The National Council of Educational Research and Training (NCERT) and WWF have joined hands to help teachers impart value education on conservation to students.
Towards this end, WWF-India launched an audio-visual Master Trainer Kit on Education for Sustainable Development (ESD). The kit contains resource materials in five languages — English, Hindi, Axomiya, Bengali, Kannada and Malayalam.
The kit will enable teachers to embed the ESD approach in their teaching. It contains a couple of manuals, illustrated books with over 15 exercises and a DVD which transports the viewer to a classroom. The video focuses on how children can be made to ‘think’ on a statement made by the teacher. The DVD is followed by a group discussion, and then articulating what has been imparted before the teacher in groups and individually. ‘Democratic thinking’ by students is encouraged by the teacher by him or her emphasising that no answer is wrong or right but they are ‘different opinions’ and one must respect others’ opinion. The discussion continues till the entire classroom agrees to one opinion — in this case that it is important to protect the environment by keeping it clean and understanding how to do it.
With 2005-2014 being earmarked by the UN as the decade that focuses on ESD, the model adopted by WWF-India could help in capacity building across key educational bodies responsible for curriculum development and teacher training in schools. But how successful would be this project since teachers have to take their own initiative to understand and use the kit? Mita Nangia Goswami, director, Environment Education, WWF-India, says: “We have kept the language and the initiatives extremely simple to begin with. And therefore, it does not become an additional burden on teachers or students to work and respond to, but to do things differently.”
She cites an example of Salbari Higher Secondary School in Assam, which is chosen as the model school for the project. “When we went to Salbari for the first time, its campus was an eye sore. It was litter-infested. Toilets were dirty and classrooms a complete mess. After a workshop with them, when we visited again in three months, it was a changed site. Students had made a traffic club which would monitor traffic congestion on campus; dustbins lay at all possible places, steel cups replaced plastic cups. They had also set up a nature library full of environment related books from which the students would borrow, read and write back the moral of the story he/she read, to be awarded if chosen best — thus enhancing reading and comprehension.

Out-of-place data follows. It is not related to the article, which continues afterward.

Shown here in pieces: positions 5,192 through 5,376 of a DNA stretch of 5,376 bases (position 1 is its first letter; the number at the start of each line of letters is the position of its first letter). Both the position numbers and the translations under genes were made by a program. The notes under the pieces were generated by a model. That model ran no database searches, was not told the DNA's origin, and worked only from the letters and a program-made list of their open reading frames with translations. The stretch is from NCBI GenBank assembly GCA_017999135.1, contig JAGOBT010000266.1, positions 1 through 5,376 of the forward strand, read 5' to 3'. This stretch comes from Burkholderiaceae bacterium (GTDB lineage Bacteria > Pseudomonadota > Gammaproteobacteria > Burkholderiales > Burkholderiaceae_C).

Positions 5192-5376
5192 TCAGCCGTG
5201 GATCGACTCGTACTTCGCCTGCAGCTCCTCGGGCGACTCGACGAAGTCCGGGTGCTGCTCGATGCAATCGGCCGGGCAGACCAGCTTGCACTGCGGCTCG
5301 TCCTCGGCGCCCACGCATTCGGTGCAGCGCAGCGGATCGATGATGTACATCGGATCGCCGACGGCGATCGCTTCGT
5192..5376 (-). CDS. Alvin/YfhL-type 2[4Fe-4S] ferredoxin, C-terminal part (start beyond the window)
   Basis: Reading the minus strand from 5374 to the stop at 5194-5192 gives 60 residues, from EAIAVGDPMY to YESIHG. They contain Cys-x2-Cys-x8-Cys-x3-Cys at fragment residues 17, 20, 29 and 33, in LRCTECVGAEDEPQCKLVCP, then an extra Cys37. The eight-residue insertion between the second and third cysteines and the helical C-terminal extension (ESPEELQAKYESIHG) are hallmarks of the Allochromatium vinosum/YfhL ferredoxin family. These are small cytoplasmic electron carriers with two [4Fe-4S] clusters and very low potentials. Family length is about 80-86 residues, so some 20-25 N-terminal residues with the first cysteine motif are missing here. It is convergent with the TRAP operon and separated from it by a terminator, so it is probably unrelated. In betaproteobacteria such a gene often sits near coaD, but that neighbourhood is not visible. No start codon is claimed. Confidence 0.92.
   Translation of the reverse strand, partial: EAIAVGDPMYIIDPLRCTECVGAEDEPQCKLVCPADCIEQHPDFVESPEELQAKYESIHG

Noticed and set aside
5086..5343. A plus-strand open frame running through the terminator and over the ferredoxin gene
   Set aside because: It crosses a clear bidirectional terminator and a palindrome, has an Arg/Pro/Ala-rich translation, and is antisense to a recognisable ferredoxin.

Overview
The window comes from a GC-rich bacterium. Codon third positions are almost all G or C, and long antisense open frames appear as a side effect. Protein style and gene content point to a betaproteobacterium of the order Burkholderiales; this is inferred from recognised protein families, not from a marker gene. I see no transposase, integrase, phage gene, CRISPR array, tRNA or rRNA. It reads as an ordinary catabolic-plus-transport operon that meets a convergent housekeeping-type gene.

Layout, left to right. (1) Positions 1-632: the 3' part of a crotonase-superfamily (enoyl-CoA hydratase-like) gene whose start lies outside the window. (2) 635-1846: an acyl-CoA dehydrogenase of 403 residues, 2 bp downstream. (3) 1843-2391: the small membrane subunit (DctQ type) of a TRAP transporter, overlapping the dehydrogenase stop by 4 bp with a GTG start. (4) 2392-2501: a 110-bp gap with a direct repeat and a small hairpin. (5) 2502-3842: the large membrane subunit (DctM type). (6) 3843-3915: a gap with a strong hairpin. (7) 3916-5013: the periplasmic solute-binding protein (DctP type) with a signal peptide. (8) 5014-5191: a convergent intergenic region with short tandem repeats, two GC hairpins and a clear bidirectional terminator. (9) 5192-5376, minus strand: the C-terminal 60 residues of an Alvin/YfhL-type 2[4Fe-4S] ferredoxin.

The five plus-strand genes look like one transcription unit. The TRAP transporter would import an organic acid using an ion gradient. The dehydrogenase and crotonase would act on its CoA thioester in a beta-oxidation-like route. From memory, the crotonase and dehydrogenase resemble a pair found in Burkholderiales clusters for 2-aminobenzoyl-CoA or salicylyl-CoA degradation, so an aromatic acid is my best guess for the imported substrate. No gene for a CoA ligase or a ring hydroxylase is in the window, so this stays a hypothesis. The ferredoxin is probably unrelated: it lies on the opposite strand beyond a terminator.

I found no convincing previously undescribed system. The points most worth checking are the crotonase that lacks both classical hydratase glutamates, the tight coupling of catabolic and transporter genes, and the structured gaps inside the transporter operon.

The students had also transformed the nearby market area into a ‘Plastic Free Zone’. Since the school is close to the Manas National Park, the students also set up a bird watching club and formed fences to protect saplings they had planted in the school. They made a worm-compost pit in the school backyard, created a gardening cum fruits hub and conserved local fish.”
The NCERT and WWF-India is focusing on schools in Assam, West Bengal, Chhattisgarh and Madhya Pradesh.
NCERT director Parvin Sinclair shares: “My worry is that teachers tend to take short cuts to reach the end. That’s where our role as a monitoring body becomes important. Not every school visited can give 100 per cent results and NCERT’s approach to environment is holistic. The material prepared by WWF-India is colourful but in my view it needs more piloting. I hope this ESD approach to learning cascades into the larger educational system.”